“By and large you like to be private about these things,” he explains, “but if it helps and inspires others to follow on and do good, then you do it.”
Bringing visibility to the importance of environmental philanthropy is one of the reasons the McLean Foundation also became a signatory to The Environmental Giving Pledge.
“To my mind it’s a challenge to increase giving to the environment, there’s no question about that,” McLean says. “There are so many competing demands for the philanthropic dollar and we’re certainly having the case made strongly for us about the great need for the environment.
“Philanthropy is only ever a small part of the equation when it comes to systems change, but it can be especially good at marshalling diverse coalitions and constituents and getting things underway and allowing trials and experiments to be done before others can help bring it to scale.
“If there’s one thing I’d like to see philanthropy do more of it’s to realise its potential to act like risk capital.”
McLean, who is Advisory Board Chair of The Nature Conservancy (TNC) Australia and Council Member of TNC Asia-Pacific, is a private equity investor and company director who spent a large part of his professional career at global management consulting firm, McKinsey & Company.
In 2007, together with his wife, Paula, Rob established the McLean Foundation to provide structure and focus to their charitable giving.
“Like a lot of people, we got to a point where we’d been supporting a number of things,” Rob says.
“We thought the whole idea of structured giving was good, so we created a family foundation that focused on our interests; Paula’s in literacy and education, and mine in conservation, and that’s what we continue to support all these years later.”
In 2018 the McLean Foundation gifted $1 million to TNC to establish Nature’s Future Fund which aims to secure the long-term future of nature conservancy in Australia.
Along with other investments, the Fund aims to grow to $20 million which will provide enduring support for TNC’s core capacity.
The value of unrestricted, capacity funding is something that McLean came to appreciate through his many years of close work with non-profit organisations.
“When you work intensively with organisations you’re supporting, such as TNC in my case, or the Stella Prize in Paula’s case, you realise how hard it is for them to make all ends meet,” he says.
“There hasn’t really been a great tradition of philanthropy supporting capacity; organisations mainly see support coming in for program funding, with only a limited contribution that can go to what are called ‘overheads’.
“These ‘overheads’ are people and they’re talented people who can raise money, develop new program ideas, and get things done, so it’s a bit of a misnomer to call them overheads.”
It’s only through a shared understanding and commitment to action that we’ll see real change for the environment.
Awareness and change
McLean’s personal commitment to protecting the environment grew over many years as he himself became exposed to various aspects of conservation.
“During my formative years while I was growing up, I loved the arid land around Broken Hill, but it was only after I became an adult and read the works of people like Jock Marshall and his book The Great Extermination that I had that sort of awakening and realised that all wasn’t right.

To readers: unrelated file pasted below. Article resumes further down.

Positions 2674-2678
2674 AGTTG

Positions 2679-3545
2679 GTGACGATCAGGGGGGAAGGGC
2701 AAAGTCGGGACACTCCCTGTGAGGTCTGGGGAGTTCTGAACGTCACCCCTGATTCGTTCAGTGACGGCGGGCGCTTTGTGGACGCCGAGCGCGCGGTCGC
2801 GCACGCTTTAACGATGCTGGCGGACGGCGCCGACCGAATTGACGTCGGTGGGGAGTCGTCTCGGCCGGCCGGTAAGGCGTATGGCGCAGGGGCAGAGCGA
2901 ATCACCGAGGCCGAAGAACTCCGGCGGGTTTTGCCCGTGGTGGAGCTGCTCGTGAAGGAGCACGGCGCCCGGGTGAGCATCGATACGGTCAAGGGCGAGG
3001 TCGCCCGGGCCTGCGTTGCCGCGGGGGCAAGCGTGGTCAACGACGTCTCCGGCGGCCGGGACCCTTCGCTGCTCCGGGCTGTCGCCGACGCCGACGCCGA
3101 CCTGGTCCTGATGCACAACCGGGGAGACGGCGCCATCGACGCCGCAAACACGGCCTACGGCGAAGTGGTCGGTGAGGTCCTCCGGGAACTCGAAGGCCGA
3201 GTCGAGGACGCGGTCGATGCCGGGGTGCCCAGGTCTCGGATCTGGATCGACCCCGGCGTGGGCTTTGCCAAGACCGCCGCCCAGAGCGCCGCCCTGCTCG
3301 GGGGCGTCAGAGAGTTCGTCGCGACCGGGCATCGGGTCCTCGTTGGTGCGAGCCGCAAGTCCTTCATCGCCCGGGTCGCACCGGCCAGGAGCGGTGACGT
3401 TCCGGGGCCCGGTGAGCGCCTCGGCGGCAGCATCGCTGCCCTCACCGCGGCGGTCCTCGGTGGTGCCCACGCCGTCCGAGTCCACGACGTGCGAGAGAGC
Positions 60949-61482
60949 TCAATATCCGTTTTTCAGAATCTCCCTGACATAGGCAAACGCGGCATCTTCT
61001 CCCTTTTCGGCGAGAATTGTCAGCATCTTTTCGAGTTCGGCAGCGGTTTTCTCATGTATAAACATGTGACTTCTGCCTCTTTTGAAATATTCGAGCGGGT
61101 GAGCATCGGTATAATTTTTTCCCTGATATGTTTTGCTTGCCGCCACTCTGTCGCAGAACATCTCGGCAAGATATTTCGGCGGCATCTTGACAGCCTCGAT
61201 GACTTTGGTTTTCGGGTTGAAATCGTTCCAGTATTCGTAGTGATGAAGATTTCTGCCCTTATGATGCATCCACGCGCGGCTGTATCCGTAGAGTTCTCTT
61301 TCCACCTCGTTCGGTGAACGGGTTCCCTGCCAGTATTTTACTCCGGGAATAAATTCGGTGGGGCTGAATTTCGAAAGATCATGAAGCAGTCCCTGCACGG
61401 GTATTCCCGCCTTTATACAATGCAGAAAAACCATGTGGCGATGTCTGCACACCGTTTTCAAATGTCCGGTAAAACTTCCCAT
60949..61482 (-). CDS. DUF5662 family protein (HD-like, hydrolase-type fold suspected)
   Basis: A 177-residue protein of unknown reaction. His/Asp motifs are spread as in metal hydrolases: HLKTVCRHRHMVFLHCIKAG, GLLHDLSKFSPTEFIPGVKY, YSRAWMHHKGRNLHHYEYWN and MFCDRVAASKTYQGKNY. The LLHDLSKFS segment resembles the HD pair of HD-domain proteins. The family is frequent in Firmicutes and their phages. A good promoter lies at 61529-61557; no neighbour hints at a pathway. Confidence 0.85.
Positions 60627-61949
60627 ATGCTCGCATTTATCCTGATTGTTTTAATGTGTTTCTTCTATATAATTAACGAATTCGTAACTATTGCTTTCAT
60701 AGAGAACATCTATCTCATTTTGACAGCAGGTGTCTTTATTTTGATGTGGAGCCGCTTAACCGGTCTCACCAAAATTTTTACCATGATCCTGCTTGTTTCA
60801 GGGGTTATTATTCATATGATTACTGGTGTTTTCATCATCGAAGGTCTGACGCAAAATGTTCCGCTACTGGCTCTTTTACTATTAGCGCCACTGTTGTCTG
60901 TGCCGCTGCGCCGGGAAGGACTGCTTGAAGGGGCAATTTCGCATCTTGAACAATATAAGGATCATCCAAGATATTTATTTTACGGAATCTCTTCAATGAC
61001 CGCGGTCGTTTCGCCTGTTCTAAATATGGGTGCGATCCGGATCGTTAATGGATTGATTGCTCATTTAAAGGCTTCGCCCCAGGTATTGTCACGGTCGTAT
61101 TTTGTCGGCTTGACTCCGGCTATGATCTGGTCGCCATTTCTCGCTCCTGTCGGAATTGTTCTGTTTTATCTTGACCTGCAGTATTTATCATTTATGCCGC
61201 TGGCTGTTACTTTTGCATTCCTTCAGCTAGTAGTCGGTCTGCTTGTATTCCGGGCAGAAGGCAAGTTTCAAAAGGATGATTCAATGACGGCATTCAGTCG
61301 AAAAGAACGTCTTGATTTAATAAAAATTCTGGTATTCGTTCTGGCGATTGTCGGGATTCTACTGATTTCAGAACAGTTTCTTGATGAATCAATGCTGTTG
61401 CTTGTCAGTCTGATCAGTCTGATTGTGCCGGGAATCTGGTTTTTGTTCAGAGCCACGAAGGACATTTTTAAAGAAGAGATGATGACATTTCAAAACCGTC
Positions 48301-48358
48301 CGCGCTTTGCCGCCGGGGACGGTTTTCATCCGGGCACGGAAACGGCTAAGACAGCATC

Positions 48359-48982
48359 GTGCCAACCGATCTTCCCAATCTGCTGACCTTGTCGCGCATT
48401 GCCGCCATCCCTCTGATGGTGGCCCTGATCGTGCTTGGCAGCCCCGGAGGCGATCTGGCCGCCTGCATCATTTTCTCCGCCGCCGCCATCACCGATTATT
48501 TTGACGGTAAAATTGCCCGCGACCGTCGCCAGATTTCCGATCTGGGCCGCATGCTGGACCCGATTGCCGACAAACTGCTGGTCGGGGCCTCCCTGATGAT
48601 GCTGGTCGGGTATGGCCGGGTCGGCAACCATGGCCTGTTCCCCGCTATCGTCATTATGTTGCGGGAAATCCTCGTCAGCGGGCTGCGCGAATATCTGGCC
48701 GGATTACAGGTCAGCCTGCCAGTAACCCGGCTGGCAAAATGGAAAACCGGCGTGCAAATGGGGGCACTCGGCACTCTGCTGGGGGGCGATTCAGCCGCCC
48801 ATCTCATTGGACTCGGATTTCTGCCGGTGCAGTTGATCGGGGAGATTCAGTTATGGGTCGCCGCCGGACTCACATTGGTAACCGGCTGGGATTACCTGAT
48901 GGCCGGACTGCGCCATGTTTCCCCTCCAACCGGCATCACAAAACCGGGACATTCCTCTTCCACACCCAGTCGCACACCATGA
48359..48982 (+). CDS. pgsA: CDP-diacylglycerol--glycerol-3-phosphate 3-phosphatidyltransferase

“Then the succession of droughts and difficulties for people on the land just reinforced to me that there had to be another way for us to preserve and protect this country,” McLean says.
“My direct involvement didn’t really come about until I was well established in my business career. My first engagement was when I joined the board at Earthwatch while I was a senior partner at McKinsey.
“Earthwatch’s mission is to get scientists in the field to address issues and that opened up a wonderful world for me,” McLean says. “Later on, it led me to view the importance on having The Nature Conservancy, the largest conservation organisation in the world, operating here in Australia.”
One of TNC’s projects McLean is most fond of is its work to facilitate the return of 88,000 hectares of wetland on the Murrumbidgee floodplain, known as Gayini, to the local Nari Nari people. The purchase was made possible through co-funding provided by the Indigenous Land and Sea Corporation and The Wyss Foundation Campaign for Nature.
“This collaboration between TNC and the Nari Nari people is the most significant handback of land to Indigenous people in southern Australia,” McLean explains.
“The whole notion that this land is now going to be managed sustainably by Indigenous people is a wonderful thing for us all to be seeing and, of course, we’d like to see more of it.
Unique solutions for impact
“We see Australia as an extraordinary place with its biodiversity and we know that we face significant challenges,” McLean continues.
“The range of things we’ve funded are quite diverse from supporting Indigenous Ranger programs to protecting migratory bird habitats, and in Paula’s case, celebrating writing about nature through her funding of the Nature Writing Prize which is granted every two years.
“Some people might say something like a writing prize is a long way from conservation, but we’d argue that’s not the case because it’s all about awareness and helping people recognise the importance of nature.
“It’s only through a shared understanding and commitment to action that we’ll see real change for the environment.”
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